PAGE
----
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Nov 23, 2022

How Gratitude Can Help Solve Humanity’s Biggest Challenges

Gratitude is one of our most powerful tools for building a flourishing society and planet. 

By Dave DeSteno

When we think about Thanksgiving, a host of images immediately come to mind — football, turkey, the parade, family — yet we rarely think about the meaning of the word, an act of giving thanks. We should pay more attention to it — and not just one day a year — because gratitude is one of our most powerful tools for building a flourishing society and planet. 

Research demonstrates that when people are grateful, they engage in a range of positive behaviors and are better equipped to confront shared existential risks such as climate change.

Before examining why gratitude is so powerful, it’s important to be specific about what gratitude is and is not. Simply put, gratitude is the emotion we feel when someone or something has helped us achieve a goal or given us a benefit. When someone recognizes they’ve achieved something they couldn’t easily achieve on their own, they feel gratitude for it. There’s an important difference between this feeling of gratitude and feeling indebted. We’ve all experienced indebtedness at some point. Someone gives you a gift, for instance, and you feel like now you must give something in exchange or repay the favor in some way. In this case, the gift or favor feels more like a burden; it’s something you wouldn’t have sought.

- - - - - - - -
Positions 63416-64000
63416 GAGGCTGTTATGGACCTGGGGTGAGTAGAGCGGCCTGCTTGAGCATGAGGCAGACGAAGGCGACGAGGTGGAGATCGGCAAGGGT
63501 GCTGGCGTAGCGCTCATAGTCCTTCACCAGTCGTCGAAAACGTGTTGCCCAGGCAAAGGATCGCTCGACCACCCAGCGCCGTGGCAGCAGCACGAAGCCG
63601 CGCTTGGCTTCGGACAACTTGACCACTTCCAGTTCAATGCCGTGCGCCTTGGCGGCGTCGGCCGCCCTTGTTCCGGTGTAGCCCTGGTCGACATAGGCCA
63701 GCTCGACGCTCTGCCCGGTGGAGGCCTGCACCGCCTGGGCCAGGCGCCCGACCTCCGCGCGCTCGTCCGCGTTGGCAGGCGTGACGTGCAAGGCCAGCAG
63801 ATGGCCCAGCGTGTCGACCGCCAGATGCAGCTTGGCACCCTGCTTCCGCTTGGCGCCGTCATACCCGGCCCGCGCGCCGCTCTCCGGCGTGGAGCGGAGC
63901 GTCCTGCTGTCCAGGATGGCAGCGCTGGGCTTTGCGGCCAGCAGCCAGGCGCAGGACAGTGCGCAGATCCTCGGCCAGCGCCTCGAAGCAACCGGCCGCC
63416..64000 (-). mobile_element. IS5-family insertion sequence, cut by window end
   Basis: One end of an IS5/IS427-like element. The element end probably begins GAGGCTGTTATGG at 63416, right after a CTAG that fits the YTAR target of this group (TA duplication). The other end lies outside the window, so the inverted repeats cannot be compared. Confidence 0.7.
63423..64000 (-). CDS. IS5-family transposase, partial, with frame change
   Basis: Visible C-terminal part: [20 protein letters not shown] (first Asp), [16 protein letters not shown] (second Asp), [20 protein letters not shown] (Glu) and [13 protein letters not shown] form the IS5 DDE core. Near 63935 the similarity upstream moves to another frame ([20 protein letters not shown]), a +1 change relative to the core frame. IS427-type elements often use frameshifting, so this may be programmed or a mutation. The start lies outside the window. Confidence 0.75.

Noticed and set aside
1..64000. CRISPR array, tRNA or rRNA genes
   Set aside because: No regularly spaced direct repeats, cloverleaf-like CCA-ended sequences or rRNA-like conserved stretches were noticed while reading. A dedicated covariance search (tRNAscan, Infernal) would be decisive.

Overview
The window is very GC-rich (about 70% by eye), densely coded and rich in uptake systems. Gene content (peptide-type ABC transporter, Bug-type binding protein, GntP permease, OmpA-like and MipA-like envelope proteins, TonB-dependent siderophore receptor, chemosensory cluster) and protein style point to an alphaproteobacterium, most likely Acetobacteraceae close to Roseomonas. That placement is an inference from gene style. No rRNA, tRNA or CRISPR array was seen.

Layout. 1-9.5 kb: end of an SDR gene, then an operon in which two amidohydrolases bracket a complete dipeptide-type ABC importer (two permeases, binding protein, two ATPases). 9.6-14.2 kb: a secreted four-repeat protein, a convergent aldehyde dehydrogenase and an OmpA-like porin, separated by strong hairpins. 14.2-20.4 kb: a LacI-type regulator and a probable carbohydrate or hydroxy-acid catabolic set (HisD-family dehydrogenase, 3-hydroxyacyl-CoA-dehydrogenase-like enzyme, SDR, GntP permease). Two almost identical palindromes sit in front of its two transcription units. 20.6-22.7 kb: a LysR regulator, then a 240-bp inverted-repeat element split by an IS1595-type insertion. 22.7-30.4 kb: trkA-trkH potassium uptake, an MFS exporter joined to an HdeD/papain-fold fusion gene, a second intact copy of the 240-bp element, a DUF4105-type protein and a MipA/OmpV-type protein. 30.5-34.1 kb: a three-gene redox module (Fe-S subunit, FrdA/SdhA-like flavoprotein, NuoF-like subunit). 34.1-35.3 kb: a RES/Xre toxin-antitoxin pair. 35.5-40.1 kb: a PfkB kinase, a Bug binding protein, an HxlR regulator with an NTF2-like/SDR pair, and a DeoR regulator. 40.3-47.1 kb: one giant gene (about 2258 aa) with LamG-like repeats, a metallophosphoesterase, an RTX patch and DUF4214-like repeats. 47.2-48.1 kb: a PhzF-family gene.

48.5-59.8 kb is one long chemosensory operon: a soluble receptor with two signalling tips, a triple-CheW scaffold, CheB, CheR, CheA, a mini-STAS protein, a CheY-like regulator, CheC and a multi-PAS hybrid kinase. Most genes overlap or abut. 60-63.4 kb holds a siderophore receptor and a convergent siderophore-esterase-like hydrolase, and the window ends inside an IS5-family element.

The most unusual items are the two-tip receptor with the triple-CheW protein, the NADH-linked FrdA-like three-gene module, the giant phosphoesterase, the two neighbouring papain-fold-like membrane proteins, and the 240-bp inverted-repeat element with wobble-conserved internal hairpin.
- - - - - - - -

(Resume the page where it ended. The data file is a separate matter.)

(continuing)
Gratitude is different, because it is a positive feeling, not an aversive one. An act that evokes gratitude demonstrates that the giver values the receiver because there has to be some cost or effort involved in bestowing the benefit. So, when a company automatically gives every employee the same gift for ten years of service, for instance, that’s not really going to elicit a lot of gratitude. However, if they do something for you as an individual, and it involves some sacrifice on their part — whether it's money, time, or effort — you feel this positive emotion, which we call gratitude.

In recent years, there’s been significant scientific research on gratitude, and one key thing we have learned is that when people feel this emotion, it encourages them not only to pay things back to the person they feel grateful to, but also to pay things forward. When you’re feeling grateful, it’s a cue to the mind to be helpful and cooperative in that moment. And in both cases, those feelings of gratitude build social relationships. When we pay it back, we’re being a good partner. But when we pay it forward to someone else in need, we’re establishing a new bond that will pay dividends as time progresses. 

This network effect, where a feeling of gratitude causes people to pass it on and build new relationships, is an incredible tool for human flourishing. After all, social support is an important ingredient for humans to thrive. But If we can cultivate this virtue, there’s also another benefit: it causes other virtues to spring forth. By encouraging gratitude in ourselves or in someone else, it ripples outwards in a community and in society. Gratitude isn’t just good at cultivating gratitude in other people, it also triggers a host of other virtuous behaviors.